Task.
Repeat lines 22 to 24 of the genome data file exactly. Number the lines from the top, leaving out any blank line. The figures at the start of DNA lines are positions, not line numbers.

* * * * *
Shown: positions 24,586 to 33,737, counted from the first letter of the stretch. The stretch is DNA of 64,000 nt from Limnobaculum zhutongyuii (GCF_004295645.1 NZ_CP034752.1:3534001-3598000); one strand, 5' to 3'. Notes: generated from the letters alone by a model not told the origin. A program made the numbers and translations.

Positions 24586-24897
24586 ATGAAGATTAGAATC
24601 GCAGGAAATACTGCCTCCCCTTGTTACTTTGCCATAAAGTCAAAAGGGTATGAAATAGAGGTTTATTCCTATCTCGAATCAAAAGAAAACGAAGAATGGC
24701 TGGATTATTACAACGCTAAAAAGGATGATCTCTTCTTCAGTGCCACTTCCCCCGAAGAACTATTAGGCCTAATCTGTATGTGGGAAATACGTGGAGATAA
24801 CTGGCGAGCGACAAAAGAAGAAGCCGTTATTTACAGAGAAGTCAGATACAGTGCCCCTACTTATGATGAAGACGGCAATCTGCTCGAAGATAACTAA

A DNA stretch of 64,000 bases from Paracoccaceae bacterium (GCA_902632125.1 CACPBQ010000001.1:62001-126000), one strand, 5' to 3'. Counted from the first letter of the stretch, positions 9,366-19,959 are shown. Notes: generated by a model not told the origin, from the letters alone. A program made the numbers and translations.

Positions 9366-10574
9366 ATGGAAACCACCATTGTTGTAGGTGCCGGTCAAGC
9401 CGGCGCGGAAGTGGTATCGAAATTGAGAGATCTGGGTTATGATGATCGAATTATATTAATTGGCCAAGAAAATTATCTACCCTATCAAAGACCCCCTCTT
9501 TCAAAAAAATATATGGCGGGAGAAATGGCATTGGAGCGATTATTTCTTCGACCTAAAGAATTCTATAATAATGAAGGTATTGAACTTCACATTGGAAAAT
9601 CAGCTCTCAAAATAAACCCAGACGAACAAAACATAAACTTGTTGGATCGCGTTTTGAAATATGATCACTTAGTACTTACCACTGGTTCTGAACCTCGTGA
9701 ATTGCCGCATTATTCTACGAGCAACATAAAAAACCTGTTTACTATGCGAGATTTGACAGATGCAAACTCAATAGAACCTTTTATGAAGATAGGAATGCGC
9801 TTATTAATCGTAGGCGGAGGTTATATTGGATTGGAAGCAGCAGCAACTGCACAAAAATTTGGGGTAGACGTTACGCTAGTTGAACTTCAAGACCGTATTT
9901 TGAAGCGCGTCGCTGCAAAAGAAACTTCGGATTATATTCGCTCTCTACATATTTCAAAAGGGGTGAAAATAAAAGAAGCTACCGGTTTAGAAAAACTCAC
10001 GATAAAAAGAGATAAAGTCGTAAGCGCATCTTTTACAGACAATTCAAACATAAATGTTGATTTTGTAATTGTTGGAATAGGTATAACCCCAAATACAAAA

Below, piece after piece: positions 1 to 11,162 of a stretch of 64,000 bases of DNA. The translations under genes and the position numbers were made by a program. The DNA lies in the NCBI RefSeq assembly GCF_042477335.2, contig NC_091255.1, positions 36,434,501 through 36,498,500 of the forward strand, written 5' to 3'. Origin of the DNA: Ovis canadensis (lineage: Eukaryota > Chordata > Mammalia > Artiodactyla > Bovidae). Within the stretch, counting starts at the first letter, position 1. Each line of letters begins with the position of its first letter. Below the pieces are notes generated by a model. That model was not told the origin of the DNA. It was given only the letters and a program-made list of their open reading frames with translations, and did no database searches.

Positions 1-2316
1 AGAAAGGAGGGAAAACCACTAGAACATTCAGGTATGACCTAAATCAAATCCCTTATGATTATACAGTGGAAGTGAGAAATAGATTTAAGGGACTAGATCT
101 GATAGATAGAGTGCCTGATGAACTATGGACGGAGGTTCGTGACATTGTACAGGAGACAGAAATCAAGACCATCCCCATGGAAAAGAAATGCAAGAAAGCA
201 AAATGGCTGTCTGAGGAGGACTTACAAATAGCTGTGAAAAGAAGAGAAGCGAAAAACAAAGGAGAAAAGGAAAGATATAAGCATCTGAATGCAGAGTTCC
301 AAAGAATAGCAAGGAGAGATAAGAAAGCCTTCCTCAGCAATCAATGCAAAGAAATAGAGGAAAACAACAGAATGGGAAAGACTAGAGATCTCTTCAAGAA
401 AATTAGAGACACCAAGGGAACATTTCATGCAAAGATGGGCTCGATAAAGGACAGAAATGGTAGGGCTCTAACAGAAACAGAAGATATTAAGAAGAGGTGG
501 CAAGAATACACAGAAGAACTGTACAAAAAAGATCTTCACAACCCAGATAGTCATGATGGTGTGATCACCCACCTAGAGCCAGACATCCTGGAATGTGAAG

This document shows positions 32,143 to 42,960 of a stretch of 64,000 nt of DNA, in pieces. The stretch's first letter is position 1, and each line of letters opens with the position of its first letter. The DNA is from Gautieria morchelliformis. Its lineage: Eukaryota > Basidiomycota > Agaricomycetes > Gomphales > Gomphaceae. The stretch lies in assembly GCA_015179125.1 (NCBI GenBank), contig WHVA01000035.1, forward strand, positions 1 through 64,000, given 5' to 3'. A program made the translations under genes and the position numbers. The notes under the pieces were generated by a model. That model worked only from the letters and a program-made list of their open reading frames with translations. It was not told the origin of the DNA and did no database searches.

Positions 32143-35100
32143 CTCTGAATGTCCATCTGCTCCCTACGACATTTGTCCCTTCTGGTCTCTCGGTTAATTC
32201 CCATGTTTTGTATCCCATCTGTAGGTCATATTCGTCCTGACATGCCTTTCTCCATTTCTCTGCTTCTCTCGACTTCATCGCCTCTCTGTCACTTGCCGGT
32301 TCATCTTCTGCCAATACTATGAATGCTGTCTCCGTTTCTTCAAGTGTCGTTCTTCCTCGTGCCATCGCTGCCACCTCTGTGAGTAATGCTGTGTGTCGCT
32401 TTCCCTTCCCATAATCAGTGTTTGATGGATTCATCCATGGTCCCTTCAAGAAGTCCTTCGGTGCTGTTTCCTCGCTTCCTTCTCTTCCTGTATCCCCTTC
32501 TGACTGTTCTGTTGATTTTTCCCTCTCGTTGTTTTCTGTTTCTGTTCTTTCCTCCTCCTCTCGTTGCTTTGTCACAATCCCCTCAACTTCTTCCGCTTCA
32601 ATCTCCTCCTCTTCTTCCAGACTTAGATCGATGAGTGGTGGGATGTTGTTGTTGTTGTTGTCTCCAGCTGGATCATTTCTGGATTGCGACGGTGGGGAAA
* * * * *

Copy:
301 AAAGAATAGCAAGGAGAGATAAGAAAGCCTTCCTCAGCAATCAATGCAAAGAAATAGAGGAAAACAACAGAATGGGAAAGACTAGAGATCTCTTCAAGAA
401 AATTAGAGACACCAAGGGAACATTTCATGCAAAGATGGGCTCGATAAAGGACAGAAATGGTAGGGCTCTAACAGAAACAGAAGATATTAAGAAGAGGTGG
501 CAAGAATACACAGAAGAACTGTACAAAAAAGATCTTCACAACCCAGATAGTCATGATGGTGTGATCACCCACCTAGAGCCAGACATCCTGGAATGTGAAG